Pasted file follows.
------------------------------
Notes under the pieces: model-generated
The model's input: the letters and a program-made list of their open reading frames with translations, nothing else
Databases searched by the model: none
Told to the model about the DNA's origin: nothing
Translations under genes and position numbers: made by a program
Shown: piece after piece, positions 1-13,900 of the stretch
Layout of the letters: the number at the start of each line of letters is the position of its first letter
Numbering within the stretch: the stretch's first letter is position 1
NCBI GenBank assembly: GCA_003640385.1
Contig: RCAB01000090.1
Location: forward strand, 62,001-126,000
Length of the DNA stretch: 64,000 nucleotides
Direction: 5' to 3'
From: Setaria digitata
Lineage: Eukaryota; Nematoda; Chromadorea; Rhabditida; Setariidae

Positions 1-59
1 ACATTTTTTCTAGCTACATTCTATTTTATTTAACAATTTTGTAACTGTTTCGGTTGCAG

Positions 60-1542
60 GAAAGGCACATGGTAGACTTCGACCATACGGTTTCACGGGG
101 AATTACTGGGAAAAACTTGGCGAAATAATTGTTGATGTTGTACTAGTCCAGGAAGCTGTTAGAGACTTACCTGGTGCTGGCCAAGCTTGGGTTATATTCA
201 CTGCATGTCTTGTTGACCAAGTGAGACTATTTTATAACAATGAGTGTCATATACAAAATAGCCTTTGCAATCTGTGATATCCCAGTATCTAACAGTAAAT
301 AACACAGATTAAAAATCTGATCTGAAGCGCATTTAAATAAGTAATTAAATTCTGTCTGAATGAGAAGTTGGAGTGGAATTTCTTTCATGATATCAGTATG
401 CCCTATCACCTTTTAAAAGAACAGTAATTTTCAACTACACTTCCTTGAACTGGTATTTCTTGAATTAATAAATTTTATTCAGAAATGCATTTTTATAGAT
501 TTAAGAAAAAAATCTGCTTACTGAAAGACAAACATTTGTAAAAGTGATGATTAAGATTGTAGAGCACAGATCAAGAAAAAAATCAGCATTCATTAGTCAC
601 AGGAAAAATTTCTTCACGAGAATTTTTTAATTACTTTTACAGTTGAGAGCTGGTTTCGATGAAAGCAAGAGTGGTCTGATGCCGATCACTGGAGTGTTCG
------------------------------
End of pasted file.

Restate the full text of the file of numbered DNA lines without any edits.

Notes under the pieces: model-generated
The model's input: the letters and a program-made list of their open reading frames with translations, nothing else
Databases searched by the model: none
Told to the model about the DNA's origin: nothing
Translations under genes and position numbers: made by a program
Shown: piece after piece, positions 1-13,900 of the stretch
Layout of the letters: the number at the start of each line of letters is the position of its first letter
Numbering within the stretch: the stretch's first letter is position 1
NCBI GenBank assembly: GCA_003640385.1
Contig: RCAB01000090.1
Location: forward strand, 62,001-126,000
Length of the DNA stretch: 64,000 nucleotides
Direction: 5' to 3'
From: Setaria digitata
Lineage: Eukaryota; Nematoda; Chromadorea; Rhabditida; Setariidae

Positions 1-59
1 ACATTTTTTCTAGCTACATTCTATTTTATTTAACAATTTTGTAACTGTTTCGGTTGCAG

Positions 60-1542
60 GAAAGGCACATGGTAGACTTCGACCATACGGTTTCACGGGG
101 AATTACTGGGAAAAACTTGGCGAAATAATTGTTGATGTTGTACTAGTCCAGGAAGCTGTTAGAGACTTACCTGGTGCTGGCCAAGCTTGGGTTATATTCA
201 CTGCATGTCTTGTTGACCAAGTGAGACTATTTTATAACAATGAGTGTCATATACAAAATAGCCTTTGCAATCTGTGATATCCCAGTATCTAACAGTAAAT
301 AACACAGATTAAAAATCTGATCTGAAGCGCATTTAAATAAGTAATTAAATTCTGTCTGAATGAGAAGTTGGAGTGGAATTTCTTTCATGATATCAGTATG
401 CCCTATCACCTTTTAAAAGAACAGTAATTTTCAACTACACTTCCTTGAACTGGTATTTCTTGAATTAATAAATTTTATTCAGAAATGCATTTTTATAGAT
501 TTAAGAAAAAAATCTGCTTACTGAAAGACAAACATTTGTAAAAGTGATGATTAAGATTGTAGAGCACAGATCAAGAAAAAAATCAGCATTCATTAGTCAC
601 AGGAAAAATTTCTTCACGAGAATTTTTTAATTACTTTTACAGTTGAGAGCTGGTTTCGATGAAAGCAAGAGTGGTCTGATGCCGATCACTGGAGTGTTCG